Human Trafficking in the Courtroom.

Human Trafficking in the Courtroom.

It is the third week since I arrived in Kenya. I am sitting in a wooden bench, in a courtroom located somewhere in Nairobi, surrounded by an expectant crowd that patiently listens to the Judge, the clerks, the prosecutor and the involved parties of each one of the cases. I do not understand Kiswahili yet, so I cannot really tell what is going on. However, Julie, my colleague, explains to me the development of each case as we wait for ours.

We are there to accompany and provide support to one of the victims that receive HAART Kenya’s services at our shelter. Her name is Paula (pseudonym). She was informed of the fact that she was going to testify. The victim had also received the corresponding psychological assistance in order to be as mentally prepared as possible to face the challenge of re-telling her story in front of a legal system that still has a lot to do in order to prevent the re-victimization of victims like her. She would also receive assistance after the hearing, to help her overcome whatever she would face.

Finally, her hearing starts. From time to time she turns around and looks at us with her big eyes and her nervous smile, to check if we are there. Since in Kenya, as in many other countries, the victim’s participation during the legal proceedings is quite limited and prosecution in criminal cases remains the responsibility of the state which explains our limited role in the process. Therefore we cannot take a really active role during the hearing, but a supportive one.

It is a human right to be able to cross-examine the evidence whenever one is being accused of a crime. This is a process that in an ideal situation, the defendant should always have legal representation in the form of advocate. However, the situation in Kenya is not ideal and in many cases, the accused rarely has a defence lawyer. In general, if he/she lacks the funds to afford on the government rarely assigns one. This means that if they do not have a lawyer, the responsibility to cross examine the evidence lies with the accused. As fate would have it, this was the case in this courtroom; the accused has to cross-examine the testimony of the victim himself.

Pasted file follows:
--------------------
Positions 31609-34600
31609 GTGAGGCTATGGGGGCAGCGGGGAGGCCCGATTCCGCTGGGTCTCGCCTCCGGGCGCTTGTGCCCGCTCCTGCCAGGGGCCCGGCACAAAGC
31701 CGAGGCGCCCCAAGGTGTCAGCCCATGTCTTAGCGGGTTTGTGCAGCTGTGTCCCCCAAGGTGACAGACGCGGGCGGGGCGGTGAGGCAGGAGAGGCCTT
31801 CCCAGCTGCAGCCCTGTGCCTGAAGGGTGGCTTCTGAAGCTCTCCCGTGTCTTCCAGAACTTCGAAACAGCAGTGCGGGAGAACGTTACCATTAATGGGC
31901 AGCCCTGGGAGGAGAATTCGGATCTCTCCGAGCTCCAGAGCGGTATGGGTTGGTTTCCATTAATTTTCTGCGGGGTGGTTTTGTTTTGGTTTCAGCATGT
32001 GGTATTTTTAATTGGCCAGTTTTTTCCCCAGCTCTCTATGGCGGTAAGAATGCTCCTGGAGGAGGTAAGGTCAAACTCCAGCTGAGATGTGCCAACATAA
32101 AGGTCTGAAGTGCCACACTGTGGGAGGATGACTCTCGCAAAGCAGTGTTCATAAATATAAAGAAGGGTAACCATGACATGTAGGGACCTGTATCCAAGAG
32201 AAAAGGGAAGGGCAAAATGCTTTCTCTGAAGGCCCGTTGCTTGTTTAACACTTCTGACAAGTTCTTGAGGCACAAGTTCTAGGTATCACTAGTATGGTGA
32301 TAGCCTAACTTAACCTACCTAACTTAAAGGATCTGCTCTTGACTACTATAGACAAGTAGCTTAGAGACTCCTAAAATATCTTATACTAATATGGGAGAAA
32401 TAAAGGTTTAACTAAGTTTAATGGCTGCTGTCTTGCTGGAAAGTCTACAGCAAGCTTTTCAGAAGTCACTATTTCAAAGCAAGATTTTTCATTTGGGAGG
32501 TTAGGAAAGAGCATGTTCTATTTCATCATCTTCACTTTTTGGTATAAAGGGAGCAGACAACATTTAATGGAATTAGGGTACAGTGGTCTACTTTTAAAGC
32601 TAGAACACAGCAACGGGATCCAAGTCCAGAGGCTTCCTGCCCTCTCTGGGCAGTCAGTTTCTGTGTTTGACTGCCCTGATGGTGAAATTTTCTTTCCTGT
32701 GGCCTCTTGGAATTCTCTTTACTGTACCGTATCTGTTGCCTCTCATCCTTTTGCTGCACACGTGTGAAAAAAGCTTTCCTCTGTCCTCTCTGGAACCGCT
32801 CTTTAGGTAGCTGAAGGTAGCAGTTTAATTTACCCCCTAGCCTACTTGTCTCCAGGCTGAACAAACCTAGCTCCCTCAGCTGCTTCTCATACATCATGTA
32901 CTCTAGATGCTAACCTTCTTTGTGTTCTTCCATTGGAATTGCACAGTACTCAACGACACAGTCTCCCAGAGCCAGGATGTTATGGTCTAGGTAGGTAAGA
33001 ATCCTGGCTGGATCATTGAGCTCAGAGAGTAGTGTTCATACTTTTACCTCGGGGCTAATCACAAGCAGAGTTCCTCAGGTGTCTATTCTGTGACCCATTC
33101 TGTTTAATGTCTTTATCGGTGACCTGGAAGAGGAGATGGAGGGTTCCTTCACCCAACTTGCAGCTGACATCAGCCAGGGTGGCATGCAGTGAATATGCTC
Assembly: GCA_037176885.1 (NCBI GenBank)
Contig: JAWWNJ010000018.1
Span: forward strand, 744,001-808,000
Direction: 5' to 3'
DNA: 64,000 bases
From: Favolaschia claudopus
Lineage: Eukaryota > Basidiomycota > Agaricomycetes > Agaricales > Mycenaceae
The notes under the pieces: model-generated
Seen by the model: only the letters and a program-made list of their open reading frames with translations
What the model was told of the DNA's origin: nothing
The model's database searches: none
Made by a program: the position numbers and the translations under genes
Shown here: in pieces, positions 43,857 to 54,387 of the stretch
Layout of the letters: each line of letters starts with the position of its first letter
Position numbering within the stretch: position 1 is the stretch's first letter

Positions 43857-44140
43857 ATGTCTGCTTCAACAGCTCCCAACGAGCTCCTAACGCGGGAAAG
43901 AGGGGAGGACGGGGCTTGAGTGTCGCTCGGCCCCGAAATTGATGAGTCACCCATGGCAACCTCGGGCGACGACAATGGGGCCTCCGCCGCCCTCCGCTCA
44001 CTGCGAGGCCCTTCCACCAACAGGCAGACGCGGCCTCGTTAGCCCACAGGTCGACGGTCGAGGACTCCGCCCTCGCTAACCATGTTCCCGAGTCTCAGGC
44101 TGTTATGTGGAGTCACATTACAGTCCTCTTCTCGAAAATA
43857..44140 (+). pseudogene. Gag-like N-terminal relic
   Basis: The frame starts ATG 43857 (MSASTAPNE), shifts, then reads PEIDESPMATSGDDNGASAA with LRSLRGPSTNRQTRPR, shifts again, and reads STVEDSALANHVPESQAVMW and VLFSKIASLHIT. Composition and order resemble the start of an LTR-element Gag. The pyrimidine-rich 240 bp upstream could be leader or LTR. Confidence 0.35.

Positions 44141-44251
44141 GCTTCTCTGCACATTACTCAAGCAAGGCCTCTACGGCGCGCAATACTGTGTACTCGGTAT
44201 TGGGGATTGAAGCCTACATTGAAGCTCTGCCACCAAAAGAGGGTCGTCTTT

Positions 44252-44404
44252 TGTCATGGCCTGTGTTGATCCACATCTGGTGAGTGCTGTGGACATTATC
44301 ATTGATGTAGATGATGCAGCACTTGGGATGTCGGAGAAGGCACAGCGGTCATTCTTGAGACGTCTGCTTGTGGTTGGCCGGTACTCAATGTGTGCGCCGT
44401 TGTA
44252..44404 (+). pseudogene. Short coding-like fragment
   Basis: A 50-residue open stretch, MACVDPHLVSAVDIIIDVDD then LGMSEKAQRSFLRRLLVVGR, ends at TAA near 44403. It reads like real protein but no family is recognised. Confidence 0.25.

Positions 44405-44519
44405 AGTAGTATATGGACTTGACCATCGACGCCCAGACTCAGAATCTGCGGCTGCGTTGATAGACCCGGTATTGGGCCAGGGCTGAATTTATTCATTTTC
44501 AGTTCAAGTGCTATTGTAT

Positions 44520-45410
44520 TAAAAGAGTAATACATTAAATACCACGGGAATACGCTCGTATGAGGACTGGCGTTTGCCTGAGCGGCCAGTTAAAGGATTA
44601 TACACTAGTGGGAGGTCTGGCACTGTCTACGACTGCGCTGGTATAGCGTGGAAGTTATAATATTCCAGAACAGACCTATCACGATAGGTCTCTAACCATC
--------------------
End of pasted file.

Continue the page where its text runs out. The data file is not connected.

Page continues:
There she is, sitting in her wooden chair with her knees together, next to the prosecutor, spitting word by word what happened to her, in front of the exact same person that was responsible for all of it. I feel a knot in my throat as I can only imagine how she must be feeling right now. The bravery she is showing to all of us is a source of inspiration. It is the fuel that makes all of us feel hope and a sense of responsibility towards the well-being of victims and survivors.

Even when, at this hearing, the defender was not being particularly accused of human trafficking, Paula found herself in this situation as a direct consequence of her situation as victim of human trafficking. Sexual abuse was just but one of the abuses that she went through the process of trafficking.  She was rescued from that situation by HAART who then placed her in shelter managed by another organization. Unfortunately, while in that shelter which was supposed to be a place of safety, she was, again, sexually abused. The flaws of a system designed to protect victims like her become apparent. After this experience, HAART decided that opening its own shelter would be the better idea to prevent another situation like that. Currently, she receives all the assistance that our staff can provide in order to help her develop into a resilient human being.

Unfortunately, her story is not unique. A victim of human trafficking and a survivor of gender based sexual violence that was seeking for assistance and, instead, found herself re victimized by a system that was not able to protect her and ensure her safety is a common story.

Her story should make us think about how hard all of us – civil society, government agencies, international organizations – need to work in order to implement and develop a system that ensures the protection of victims. We should be encouraging and facilitating their access to justice as it is a human right, while preventing them from being re victimized. By the very system designed to protect them.

By Ignacio Lepro